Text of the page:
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13 July 2010 @ 02:02 pm
"Black Ships" by Jo Graham; "Wake" by Robert J. Sawyer  
"Black Ships" (book 19) is a re-telling of the The Aeneid - Virgil's story of Prince Aeneas & his people journeying from Troy after it fell at the end of the Trojan War, to Italy where they found Rome. It's set in the late Bronze Age and so fits in rather nicely with the stuff we've been watching on TV recently - in particular Thera erupted a few generations back & stories are told about it during the book. The point of view character is Gull - a girl born to a Trojan woman in slavery to the Greeks, who is dedicated to the service of the Lady of the Dead & is the Pythia (the oracle) for her people. When Troy falls, those men who are still alive come and rescue the slaves from Greece (mostly women & children). The People then journey about the Mediterranean as refugees, spending some time at Byblos and then in Egypt before sailing on to Italy. I really enjoyed this book - I liked the character of Gull and the other people she meets & travels/lives with. I liked the way it had a real feeling of being set in the historical period, stuff I recognised from the books I've read & the TV programmes I've watched. And a culture that believes in these gods & goddesses - Gull as the Pythia talks to the Lady and to other gods - and there's no overtones of "such silly people" to the story. I also liked that as oracle sometimes the Lady speaks through the Pythia, but sometimes the Pythia uses her own wits to answer - this isn't being a fake, this is part of what being Pythia means, the gods don't always intervene in everything. There's one or two more books in this series - I've got the next one "Hands of Isis" reserved at the library already :) - but this is a satisfying standalone story. I think the stories are possibly tied together by the sort of numinous world they take place in (with the gods being real, I mean) and by reincarnation, but obviously I don't know yet as I've not read them!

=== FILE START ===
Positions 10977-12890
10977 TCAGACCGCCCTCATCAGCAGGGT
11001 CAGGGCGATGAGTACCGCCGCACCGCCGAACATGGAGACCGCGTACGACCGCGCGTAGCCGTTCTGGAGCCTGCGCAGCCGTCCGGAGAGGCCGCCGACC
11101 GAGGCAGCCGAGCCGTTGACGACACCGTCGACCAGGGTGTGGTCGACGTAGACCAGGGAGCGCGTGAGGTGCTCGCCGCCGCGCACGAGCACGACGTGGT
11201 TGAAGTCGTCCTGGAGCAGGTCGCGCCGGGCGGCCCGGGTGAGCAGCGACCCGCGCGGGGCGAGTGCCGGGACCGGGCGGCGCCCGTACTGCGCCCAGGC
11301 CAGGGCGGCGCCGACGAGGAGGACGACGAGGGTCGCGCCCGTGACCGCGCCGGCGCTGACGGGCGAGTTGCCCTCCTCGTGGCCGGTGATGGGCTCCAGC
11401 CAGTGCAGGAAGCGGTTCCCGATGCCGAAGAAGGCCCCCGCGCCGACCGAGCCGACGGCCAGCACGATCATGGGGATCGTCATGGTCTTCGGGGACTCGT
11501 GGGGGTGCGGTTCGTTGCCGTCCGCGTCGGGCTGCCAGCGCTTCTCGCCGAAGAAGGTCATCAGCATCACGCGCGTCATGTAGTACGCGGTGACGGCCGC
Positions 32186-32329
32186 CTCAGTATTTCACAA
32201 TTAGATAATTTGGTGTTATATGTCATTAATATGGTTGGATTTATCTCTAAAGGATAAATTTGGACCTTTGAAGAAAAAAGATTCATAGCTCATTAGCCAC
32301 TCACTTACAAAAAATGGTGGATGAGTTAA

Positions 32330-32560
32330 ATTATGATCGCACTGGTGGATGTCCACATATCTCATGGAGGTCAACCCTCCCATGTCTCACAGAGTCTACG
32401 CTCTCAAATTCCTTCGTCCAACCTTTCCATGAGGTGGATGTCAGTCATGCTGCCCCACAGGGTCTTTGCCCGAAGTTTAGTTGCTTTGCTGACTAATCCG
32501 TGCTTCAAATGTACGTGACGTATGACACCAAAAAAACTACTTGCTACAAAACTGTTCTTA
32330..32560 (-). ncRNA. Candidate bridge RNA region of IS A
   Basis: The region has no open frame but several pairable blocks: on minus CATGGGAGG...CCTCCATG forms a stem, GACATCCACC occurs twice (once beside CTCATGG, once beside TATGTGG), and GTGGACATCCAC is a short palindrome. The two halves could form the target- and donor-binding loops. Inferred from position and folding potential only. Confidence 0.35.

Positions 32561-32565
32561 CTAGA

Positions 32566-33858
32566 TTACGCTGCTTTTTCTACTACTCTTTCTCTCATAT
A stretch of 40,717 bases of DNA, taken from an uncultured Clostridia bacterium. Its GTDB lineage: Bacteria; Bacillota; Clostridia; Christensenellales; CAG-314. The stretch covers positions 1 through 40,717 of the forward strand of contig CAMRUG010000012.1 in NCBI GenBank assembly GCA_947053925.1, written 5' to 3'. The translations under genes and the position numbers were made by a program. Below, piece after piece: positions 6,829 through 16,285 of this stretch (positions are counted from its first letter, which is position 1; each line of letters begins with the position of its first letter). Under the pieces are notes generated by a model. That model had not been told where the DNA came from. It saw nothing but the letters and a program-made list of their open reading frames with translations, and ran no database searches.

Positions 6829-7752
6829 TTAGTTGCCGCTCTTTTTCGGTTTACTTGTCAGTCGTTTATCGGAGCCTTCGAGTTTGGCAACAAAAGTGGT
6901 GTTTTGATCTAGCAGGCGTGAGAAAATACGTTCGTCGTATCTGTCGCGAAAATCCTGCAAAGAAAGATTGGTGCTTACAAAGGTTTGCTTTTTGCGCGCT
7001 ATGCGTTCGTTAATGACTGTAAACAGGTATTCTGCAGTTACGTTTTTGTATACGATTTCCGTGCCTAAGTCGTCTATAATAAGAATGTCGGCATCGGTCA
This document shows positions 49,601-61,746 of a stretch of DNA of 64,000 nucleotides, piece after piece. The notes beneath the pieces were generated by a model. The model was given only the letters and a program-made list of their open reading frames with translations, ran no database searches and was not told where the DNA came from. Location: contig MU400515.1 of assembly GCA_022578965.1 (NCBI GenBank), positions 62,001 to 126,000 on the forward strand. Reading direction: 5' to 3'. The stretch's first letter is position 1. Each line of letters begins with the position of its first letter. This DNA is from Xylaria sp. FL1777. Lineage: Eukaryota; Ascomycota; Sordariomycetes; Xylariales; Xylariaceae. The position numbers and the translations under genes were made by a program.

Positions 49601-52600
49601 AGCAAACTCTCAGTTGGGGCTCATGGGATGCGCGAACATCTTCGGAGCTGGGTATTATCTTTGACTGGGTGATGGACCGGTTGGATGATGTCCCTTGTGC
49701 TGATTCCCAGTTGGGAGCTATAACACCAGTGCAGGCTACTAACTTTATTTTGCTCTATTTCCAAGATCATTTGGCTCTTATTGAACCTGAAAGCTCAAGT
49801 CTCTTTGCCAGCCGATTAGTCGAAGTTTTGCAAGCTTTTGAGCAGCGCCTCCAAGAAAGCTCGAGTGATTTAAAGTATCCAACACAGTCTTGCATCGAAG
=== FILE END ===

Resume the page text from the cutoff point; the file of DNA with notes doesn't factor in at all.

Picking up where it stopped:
"Wake" by Robert J. Sawyer (book 20) was a complete change of pace - from numinous fantasy/historical novel with a sense of myth to it, to straight forward science fiction in a very near future, practically today. The (main) protagonist of this novel is a 15 year old girl who's been blind from birth, and what happens when she's fitted with an implant that might let her see. Caitlin feels real (to someone who isn't a 15yo girl any more) - and she uses LJ, and email & IM in ways that feel real. I was a bit less convinced by the tech, in that apparently it lets her see the web because the part of her brain that would do sight has been re-purposed for web navigation because it's been such an important part of her interaction with the world. But I kinda didn't follow how this implant would make her visualise the web suddenly as opposed to whatever she was doing already, SPOILER and I wasn't sure how they managed to make her see reality in a simple change of software if the initial "problem" was her brain having re-wired itself? END SPOILER I just decided that fell in the category of "plot device" though & went along for the ride, the story is really about consciousness, and needing something outside yourself before you see yourself as a self, not the tech per se. This is referenced throughout - Caitlin is fairly obsessed with Helen Keller's life (being blind from birth it has resonance & interest for her, after all), but also there's a plot thread about a chimp who's been taught to talk with sign language and another (major - presumably the eventual point of the story?) thread about the web itself gaining consciousness. The book is very clearly the first part in a story - there's closure on some stuff by the end, but other plot threads are clearly set up for later stuff as well as parallels to the story of the book. A fun read, I will probably read the next two when they come out & if the library gets them, but equally it didn't make me go "want more nownownownow".
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